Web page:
Along those lines, “Allow for a few places that you may want to splurge,” advises Blickenstaff. “For example, a kitchen backsplash is something that you will see many times a day for years, so you may want a special tile feature behind your range.” Account for the splurge, then find space for it in your budget.
Having a clear game plan will help avoid fees. “Add-ons and change orders are expensive,” says Blickenstaff. But, since some changes are inevitable, “Have a clear understanding of what the extra costs are and get all change orders in writing. It is important to know upfront in your contract how any change orders are charged and paid for.”
Blickenstaff says homebuilders should think in terms of assembling a specialized team. “Your main players are the builder and architect, but you may want to add team members such as an interior or kitchen designer,” says Blickenstaff, who herself holds an interior design degree. “Designers can help you create beautiful spaces and can save you costly mistakes.”
You can save money while also benefitting from design support if you purchase from a store that has a designer on staff. “If a designer is not in your budget but you need help with paint colors, for example, paint stores sometimes have staff members who have a good eye for color, and they can help at no charge,” says Blickenstaff.
After working for many years with numerous homebuilders throughout the construction process, Blickenstaff warns about the pitfalls of “it’s only a couple of hundred dollars” thinking. “That can catch up with you and blow your budget,” she says. “If you have to have something, think of tradeoffs. Get what you want, but move money from one bucket to another.”
On big ticket items, Blickenstaff says, watch for sales and be creative. “Buy your appliances on Black Friday. Most cabinet companies run seasonal sales as much as 10 percent off, and builders sometimes get better pricing on light fixtures, so ask your builder if they will allow you to purchase at their cost.”
Elliott recommends scoping out local deals on an ongoing basis. “If you are on a really tight budget, check the clearance aisles at Lowe’s and Home Depot each week,” he says. And don’t be shy. “You can usually talk them down even more from the marked down price.” He also suggests you look beyond the big box stores, searching for items at Habitat for Humanity re-sale stores, Craigslist and local Facebook pages.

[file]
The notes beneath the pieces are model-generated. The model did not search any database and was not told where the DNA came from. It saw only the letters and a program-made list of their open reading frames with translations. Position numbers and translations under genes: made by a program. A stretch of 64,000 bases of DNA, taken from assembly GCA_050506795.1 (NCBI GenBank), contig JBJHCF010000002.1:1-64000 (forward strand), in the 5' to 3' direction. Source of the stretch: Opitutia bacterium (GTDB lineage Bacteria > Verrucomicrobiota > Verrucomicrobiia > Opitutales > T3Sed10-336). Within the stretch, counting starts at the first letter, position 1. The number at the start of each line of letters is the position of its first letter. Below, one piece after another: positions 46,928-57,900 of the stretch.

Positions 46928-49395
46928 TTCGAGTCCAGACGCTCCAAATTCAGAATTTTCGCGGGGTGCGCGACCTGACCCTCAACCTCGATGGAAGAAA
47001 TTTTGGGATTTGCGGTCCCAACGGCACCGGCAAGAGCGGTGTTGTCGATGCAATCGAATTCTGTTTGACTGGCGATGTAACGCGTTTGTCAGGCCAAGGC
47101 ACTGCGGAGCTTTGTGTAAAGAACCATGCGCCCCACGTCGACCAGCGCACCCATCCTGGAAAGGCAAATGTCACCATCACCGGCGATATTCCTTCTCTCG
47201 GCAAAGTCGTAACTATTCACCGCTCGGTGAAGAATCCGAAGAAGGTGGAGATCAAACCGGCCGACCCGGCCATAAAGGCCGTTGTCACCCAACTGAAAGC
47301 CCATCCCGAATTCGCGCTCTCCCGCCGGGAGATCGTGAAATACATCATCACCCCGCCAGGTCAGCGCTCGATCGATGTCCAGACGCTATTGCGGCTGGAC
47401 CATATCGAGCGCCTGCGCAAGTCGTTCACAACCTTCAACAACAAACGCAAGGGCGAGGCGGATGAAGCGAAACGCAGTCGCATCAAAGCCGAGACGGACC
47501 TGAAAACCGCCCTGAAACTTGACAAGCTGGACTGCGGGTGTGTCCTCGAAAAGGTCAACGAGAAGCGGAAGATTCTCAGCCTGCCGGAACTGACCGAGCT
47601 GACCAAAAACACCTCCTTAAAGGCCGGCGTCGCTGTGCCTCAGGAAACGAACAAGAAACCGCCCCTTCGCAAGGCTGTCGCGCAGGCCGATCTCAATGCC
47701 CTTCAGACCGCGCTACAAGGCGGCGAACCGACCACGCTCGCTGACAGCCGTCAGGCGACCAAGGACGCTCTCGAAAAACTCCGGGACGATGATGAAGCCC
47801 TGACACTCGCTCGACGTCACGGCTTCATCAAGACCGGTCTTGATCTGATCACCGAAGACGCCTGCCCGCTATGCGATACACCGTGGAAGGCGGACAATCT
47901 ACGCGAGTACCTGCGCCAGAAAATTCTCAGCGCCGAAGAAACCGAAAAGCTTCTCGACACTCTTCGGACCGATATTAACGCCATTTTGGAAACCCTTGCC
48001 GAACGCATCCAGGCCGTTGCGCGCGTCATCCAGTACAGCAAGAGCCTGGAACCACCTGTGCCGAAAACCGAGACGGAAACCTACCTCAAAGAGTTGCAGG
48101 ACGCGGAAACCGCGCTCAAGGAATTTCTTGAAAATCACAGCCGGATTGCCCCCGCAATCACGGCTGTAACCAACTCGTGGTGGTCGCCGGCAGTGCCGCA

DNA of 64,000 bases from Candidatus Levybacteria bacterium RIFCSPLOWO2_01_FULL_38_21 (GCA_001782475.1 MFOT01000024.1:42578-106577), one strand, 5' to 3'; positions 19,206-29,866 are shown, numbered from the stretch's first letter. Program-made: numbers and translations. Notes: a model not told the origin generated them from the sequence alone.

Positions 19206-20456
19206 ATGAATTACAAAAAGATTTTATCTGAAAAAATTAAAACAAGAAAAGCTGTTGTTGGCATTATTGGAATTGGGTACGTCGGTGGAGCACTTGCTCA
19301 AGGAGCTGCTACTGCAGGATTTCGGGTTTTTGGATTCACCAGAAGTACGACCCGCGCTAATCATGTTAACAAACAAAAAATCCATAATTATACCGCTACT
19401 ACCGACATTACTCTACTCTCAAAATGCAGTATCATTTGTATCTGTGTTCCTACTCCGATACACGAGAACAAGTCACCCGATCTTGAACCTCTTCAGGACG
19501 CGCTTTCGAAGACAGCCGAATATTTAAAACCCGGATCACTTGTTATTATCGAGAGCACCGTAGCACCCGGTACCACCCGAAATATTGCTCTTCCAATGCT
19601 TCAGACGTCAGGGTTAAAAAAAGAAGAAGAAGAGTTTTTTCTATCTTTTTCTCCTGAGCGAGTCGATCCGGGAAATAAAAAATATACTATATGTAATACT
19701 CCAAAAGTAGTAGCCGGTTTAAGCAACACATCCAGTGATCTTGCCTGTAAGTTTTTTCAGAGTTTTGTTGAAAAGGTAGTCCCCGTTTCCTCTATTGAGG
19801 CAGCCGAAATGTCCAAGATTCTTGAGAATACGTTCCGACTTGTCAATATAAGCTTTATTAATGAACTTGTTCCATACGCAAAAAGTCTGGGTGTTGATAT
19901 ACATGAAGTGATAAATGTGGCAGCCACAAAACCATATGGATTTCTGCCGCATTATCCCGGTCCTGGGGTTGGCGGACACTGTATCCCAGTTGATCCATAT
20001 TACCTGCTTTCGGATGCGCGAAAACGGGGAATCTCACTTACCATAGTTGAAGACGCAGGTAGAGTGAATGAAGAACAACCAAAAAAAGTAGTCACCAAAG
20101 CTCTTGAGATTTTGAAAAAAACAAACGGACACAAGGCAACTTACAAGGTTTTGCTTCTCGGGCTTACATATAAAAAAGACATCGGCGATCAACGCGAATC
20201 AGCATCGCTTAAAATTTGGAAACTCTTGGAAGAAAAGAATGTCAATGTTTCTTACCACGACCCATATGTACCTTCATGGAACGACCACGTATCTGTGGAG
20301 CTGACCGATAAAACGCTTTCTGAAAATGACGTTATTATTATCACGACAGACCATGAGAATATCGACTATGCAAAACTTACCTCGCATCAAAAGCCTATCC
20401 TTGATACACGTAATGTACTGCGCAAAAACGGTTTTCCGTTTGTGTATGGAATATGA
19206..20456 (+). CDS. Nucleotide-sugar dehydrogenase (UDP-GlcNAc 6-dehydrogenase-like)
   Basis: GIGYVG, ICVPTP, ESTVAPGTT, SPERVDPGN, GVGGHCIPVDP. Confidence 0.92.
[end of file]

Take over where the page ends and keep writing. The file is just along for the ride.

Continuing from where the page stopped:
You should also talk to your builder about any time-honored tricks of the trade you can employ. For example, instead of expensive custom cabinetry, have your builder secure stock cabinets, and then upgrade them with nicer doors and hardware, giving you the look you want for less overall cost.
It’s important to identify what’s important personally and where you want to spend money. “If you love to cook and a 48-inch, sixburner gas Viking range is a dream, and you will enjoy it every day, then do it,” says Blickenstaff. This is mainly because, “Some things you can add later and some things you won’t change.” If you have cabinets and granite designed for a basic range and vent hood, you will need a costly remodel to get that 48-inch range to fit. Instead, get what you want by shifting the funds. “Take your deck money and use it for your range, and add the deck later,” she suggests. Or build a concrete patio for the short term.
If you are building a home that you think you may sell in the near future, then engage your real estate agent, advises Blickenstaff. “Realtors know where you should spend the money to get the most return and what finishes are important in your price range. They will be glad to help—they will want your home to be as marketable as possible.”
If you are thinking about building your dream home, don’t let the initial price tag dissuade you. Thanks to some advice from experts in the field, you may be able to achieve your goal on time and under budget, making that dream a reality.